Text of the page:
Crucially, Newsle aggregates news not just from your LinkedIn contacts, but people you know from Facebook and Twitter as well.
That works for people like me: I’m much more active on Twitter than on LinkedIn in a professional context, but it’s almost impossible to keep track of what all my friends are up to.
With the Newsle acquisition, LinkedIn is increasing its investment in the confluence of professional identity and news. The new addition comes on the heels of other LinkedIn feature updates, including the ability to post article on the site, add images and documents to your profile, read and follow news with Pulse, and keep up with friends’ job changes and work anniversaries with LinkedIn Connected.
The latest update to LinkedIn Connected emphasizes news updates about LinkedIn contacts in a manner that’s very similar to Newsle, suggesting that LinkedIn was keenly aware of what Newsle was doing.
The LinkedIn team will also gain a handful of machine learning experts that have experience in analyzing news stories while parsing information in a detailed way—for instance, Newsle can tell the difference between my byline, a story that links to my byline, or one that I’m quoted in.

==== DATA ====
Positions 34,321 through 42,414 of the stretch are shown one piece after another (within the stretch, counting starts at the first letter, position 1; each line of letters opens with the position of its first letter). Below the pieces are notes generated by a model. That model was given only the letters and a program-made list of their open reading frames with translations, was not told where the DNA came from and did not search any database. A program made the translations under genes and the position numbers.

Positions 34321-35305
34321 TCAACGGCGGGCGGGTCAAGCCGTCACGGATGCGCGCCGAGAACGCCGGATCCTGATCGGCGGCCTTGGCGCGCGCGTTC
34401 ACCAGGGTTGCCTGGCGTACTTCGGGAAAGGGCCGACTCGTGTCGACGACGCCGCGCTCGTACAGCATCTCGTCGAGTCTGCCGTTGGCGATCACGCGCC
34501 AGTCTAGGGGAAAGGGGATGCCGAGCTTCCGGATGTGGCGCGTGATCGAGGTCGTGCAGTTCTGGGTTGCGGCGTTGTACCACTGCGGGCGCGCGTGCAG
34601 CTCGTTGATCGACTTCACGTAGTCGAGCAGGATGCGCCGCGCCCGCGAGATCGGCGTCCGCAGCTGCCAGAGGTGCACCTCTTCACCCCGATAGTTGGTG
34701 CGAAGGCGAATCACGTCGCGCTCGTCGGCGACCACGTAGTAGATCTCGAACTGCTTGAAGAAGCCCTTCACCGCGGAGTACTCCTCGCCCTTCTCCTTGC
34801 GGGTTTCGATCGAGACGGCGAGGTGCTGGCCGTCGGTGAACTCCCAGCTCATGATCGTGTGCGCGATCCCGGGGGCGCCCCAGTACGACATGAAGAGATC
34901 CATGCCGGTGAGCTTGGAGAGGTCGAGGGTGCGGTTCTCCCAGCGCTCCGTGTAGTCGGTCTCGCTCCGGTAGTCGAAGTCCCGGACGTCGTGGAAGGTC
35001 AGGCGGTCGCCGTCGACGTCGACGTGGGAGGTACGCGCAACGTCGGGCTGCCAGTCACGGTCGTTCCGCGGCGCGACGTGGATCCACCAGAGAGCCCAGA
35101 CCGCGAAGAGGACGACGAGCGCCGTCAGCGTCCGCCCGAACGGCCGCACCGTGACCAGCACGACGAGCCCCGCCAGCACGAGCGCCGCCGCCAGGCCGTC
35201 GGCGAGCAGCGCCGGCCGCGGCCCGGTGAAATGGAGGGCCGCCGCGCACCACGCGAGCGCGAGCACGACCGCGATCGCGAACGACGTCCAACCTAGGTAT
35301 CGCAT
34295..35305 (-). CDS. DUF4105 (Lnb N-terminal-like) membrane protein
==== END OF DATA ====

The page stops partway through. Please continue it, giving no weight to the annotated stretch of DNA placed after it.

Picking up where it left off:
In a blog post today, LinkedIn said:
For the last three years, Newsle has leveraged its disambiguation, natural language processing and machine learning algorithms to build an extremely compelling product that finds blogs and articles that mention you or anyone you care about – colleagues, bosses, industry thought leaders, etc. – and notifies you seconds after they’ve published. We’re excited to work with Newsle’s team to combine this technology with our core assets and build experiences that continue to make you and millions of other professionals more productive and successful.
Financial details of the acquisition were not disclosed.